And then we were off, retreat over.  Back to life, back to reality, as the song goes.  I hope I carry a little bit of the peace and acceptance into the whirlwind of the holidays.  Perhaps this was just the right way to kick off the holiday season.

For next year, I promise everyone mittens!

*That's "pearls of wisdom" and a knitting pun on purl.  The retreat's title and pun, not mine!

Poems read during some of our mindfulness moments:

Allow by Danna Faulds

There is no controlling life.
Try corralling a lightning bolt,
containing a tornado.  Dam a
stream and it will create a new
channel.  Resist, and the tide
will sweep you off your feet.
Allow, and grace will carry
you to higher ground.  The only
safety lies in letting it all in –
the wild and the weak; fear,
fantasies, failures and success.
When loss rips off the doors of
the heart, or sadness veils your
vision with despair, practice
becomes simply bearing the truth.
In the choice to let go of your
known way of being, the whole
world is revealed to your new eyes.
Surrender by Edmund Leland
I surrender because control creates false security and is an insatiable master. 
I surrender not to give up, but to open up.
Not to let go, but to receive
Not to drop something and have less, but to unclench these hands and make way for more spaciousness that holding on or controlling could never allow.
Sweet conscious choice to surrender.
This is how I choose to live
This is how I choose to love
This is how I choose to dance my life.


Last Days by Mary Oliver

Things are
  changing; things are starting to
    spin, snap, fly off into
      the blue sleeve of the long
        afternoon. Oh and ooh
come whistling out of the perished mouth
  of the grass, as things
turn soft, boil back
  into substance and hue. As everything, 
    forgetting its own enchantment, whispers:
      I too love oblivion why not it is full
        of second chances. Now,
hiss the bring curls of the leaves. Now!
  booms the muscle of the wind. 


Love after Love by Derek Walcott

The time will come 
when, with elation, 
you will greet yourself arriving 
at your own door, 
in your own mirror, 
and each will smile at the other's welcome
and say, sit here. Eat. 
You will love again the stranger who was your self.
Give wine. Give bread.
Give back your heart 

to itself, to the stranger who has loved you 

all your life, whom you ignored 
for another, who knows you by heart. 
Take down the love letters from the bookshelf, 

the photographs, the desperate notes, 
peel your own image from the mirror. 
Sit. Feast on your life. 

Kindness by Naomi Shihab Nye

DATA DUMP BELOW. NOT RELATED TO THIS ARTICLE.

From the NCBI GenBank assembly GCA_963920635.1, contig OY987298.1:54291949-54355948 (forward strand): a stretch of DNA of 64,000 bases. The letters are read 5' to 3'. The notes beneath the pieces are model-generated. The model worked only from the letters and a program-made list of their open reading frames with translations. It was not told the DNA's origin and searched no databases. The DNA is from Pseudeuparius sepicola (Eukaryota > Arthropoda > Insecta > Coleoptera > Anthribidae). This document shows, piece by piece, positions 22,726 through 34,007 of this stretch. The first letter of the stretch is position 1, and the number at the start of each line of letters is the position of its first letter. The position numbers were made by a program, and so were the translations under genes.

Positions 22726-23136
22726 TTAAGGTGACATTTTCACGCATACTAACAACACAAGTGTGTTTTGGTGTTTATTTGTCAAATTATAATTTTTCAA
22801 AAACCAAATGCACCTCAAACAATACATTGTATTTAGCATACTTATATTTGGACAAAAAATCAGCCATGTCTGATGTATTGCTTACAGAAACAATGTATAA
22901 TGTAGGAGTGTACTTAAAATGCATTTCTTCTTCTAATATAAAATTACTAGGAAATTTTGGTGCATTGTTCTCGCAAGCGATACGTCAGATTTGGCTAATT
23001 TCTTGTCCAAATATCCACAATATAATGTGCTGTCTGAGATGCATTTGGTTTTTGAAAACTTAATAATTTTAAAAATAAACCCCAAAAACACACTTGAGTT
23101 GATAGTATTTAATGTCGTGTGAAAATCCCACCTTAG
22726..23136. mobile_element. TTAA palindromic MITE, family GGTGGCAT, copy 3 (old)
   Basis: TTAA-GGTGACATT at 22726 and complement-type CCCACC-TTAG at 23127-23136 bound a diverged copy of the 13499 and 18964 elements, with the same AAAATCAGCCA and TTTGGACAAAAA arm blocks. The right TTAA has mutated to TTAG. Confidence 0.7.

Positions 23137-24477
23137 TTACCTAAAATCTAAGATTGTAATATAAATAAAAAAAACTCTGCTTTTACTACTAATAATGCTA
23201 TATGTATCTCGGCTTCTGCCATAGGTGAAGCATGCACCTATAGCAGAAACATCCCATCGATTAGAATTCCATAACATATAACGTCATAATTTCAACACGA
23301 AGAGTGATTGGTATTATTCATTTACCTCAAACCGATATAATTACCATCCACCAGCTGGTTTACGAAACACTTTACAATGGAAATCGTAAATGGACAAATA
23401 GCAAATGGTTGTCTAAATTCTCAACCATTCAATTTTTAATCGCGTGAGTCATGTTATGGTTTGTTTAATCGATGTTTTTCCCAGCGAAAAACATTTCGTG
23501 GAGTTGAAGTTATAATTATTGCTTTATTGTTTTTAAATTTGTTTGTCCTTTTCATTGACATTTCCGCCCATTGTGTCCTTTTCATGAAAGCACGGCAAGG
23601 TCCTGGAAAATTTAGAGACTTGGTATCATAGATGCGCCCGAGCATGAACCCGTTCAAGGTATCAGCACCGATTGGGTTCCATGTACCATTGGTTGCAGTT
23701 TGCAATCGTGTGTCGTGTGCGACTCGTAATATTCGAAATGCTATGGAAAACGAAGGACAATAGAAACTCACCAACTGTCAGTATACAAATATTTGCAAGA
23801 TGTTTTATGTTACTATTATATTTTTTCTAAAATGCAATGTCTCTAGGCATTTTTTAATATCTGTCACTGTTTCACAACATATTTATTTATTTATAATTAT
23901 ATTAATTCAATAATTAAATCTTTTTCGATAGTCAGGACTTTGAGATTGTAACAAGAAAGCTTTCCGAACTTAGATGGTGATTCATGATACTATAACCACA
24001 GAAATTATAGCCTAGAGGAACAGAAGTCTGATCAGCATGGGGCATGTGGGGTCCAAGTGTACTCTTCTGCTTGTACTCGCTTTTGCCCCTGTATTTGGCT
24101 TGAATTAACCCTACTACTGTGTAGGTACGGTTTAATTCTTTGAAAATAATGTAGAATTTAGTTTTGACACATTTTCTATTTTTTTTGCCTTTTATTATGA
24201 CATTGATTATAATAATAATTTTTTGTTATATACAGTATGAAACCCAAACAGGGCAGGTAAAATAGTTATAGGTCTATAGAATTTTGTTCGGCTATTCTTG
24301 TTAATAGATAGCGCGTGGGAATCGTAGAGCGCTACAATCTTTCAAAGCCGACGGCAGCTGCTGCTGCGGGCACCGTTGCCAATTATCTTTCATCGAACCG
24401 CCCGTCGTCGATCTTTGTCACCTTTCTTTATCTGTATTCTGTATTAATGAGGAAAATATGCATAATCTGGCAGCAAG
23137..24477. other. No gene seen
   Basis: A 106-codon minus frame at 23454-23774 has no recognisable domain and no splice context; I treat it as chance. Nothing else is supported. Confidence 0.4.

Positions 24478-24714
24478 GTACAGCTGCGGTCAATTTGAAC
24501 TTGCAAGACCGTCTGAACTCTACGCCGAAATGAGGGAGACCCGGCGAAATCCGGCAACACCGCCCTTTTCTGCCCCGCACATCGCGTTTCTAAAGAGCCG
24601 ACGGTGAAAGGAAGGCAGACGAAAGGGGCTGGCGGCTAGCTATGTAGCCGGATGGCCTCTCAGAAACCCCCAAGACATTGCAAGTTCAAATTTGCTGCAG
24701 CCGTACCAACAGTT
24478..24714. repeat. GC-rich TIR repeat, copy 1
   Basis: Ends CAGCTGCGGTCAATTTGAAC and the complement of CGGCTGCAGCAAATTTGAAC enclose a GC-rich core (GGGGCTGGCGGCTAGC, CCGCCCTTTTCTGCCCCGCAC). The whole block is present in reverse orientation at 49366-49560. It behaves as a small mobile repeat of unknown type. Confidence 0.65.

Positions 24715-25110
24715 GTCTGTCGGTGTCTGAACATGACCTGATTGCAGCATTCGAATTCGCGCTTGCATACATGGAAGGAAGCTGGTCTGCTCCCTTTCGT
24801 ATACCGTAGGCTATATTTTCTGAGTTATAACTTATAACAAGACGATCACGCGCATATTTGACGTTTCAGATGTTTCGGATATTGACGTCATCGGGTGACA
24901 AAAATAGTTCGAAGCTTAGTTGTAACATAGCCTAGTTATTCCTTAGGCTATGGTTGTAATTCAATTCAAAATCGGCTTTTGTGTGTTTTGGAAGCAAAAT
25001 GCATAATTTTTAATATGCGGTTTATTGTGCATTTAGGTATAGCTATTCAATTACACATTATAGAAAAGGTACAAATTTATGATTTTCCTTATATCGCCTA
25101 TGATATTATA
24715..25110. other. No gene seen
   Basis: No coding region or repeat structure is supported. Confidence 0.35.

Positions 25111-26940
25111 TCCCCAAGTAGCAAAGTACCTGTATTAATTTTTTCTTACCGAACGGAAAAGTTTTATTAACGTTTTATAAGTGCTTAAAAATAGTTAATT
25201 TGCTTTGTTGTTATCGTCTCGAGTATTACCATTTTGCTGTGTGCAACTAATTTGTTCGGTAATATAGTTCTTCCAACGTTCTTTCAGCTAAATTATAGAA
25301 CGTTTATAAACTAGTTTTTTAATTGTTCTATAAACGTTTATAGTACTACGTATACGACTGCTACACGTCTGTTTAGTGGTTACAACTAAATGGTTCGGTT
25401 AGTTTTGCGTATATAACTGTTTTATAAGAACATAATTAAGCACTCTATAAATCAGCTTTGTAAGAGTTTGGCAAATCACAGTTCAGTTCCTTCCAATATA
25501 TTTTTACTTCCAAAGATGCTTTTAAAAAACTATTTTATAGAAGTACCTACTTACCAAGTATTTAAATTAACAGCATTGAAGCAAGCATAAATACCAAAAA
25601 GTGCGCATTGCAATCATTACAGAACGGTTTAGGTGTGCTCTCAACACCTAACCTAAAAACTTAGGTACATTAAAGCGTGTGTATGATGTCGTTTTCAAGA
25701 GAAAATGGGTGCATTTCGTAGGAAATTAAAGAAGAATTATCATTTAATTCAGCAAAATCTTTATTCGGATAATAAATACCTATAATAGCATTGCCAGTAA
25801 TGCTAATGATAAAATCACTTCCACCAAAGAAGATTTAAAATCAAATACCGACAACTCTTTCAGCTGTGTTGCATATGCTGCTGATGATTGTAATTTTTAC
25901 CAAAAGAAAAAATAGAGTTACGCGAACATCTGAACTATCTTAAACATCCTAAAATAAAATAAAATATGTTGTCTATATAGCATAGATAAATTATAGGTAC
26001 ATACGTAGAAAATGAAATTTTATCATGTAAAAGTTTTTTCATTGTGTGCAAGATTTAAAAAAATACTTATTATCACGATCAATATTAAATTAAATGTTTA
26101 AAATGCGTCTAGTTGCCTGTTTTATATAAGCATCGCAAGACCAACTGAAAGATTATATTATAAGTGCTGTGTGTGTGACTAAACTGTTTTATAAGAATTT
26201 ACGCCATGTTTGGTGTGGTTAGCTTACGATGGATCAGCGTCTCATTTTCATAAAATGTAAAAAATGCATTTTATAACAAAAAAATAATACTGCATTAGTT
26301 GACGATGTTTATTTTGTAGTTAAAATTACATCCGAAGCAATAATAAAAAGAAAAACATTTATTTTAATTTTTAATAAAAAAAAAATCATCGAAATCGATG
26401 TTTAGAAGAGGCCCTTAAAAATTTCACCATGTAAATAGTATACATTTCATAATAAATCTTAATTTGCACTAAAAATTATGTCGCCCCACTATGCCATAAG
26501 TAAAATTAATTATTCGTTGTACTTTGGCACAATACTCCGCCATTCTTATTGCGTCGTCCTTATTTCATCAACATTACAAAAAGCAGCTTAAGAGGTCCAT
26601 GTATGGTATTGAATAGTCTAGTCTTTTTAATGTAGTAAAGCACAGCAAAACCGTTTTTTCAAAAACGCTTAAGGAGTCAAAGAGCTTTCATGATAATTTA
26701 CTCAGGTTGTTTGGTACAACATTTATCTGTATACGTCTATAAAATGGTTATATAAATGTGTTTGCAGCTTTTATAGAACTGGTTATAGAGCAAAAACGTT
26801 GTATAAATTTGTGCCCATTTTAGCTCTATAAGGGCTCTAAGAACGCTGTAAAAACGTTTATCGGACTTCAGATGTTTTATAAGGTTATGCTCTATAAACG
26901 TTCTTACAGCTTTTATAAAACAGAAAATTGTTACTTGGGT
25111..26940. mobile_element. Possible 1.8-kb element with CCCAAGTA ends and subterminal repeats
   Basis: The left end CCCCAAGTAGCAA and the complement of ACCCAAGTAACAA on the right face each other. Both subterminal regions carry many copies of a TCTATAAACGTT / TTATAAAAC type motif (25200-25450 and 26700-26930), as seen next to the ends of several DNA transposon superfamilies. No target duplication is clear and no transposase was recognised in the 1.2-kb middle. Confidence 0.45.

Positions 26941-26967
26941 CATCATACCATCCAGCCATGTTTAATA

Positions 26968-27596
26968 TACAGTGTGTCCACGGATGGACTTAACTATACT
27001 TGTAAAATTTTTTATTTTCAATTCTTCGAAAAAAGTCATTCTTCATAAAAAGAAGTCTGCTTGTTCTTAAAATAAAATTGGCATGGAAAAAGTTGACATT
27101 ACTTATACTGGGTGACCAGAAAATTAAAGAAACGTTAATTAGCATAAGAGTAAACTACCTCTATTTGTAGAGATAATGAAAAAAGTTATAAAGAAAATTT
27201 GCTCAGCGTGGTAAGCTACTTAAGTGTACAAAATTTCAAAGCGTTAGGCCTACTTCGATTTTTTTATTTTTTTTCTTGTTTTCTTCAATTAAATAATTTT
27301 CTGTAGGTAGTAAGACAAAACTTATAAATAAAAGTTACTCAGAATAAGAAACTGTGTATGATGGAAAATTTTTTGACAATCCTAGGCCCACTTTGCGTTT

Before you know what kindness really is
you must lose things,
feel the future dissolve in a moment
like salt in a weakened broth.
What you held in your hand,
what you counted and carefully saved,
all this must go so you know
how desolate the landscape can be
between the regions of kindness.
How you ride and ride
thinking the bus will never stop,
the passengers eating maize and chicken
will stare out the window forever.

Before you learn the tender gravity of kindness,
you must travel where the Indian in a white poncho
lies dead by the side of the road.
You must see how this could be you,
how he too was someone
who journeyed through the night with plans
and the simple breath that kept him alive.

Before you know kindness as the deepest thing inside,
you must know sorrow as the other deepest thing. 
You must wake up with sorrow.
You must speak to it till your voice
catches the thread of all sorrows
and you see the size of the cloth.

Then it is only kindness that makes sense anymore,
only kindness that ties your shoes
and sends you out into the day to mail letters and
     purchase bread,
only kindness that raises its head
from the crowd of the world to say
it is I you have been looking for,
and then goes with you every where
like a shadow or a friend.

Home from Retreat

Nice to be home from my mindful knitting retreat so I can bump butts with my big boy (that's me under the afghan.)

Thursday, November 19, 2015

Of Yarn and Cats

I'm headed off to a knitting retreat this weekend, to which I very much look forward.

So I leave you with pictures of three of our four cats enjoying yarn this week.

The fourth cat, Albus, prefers fleece most of the time, and so is not pictured here.

This is our main yarn-lover, Mojo.  Here he has climbed into the basket that holds his unfinished blanket.
How Mojo usually prefers his yarn, with one ear always out.

Mr. P is learning to love yarn

Another yarn convert.

The most expensive seat in the house--that's artisanally-dyed merino.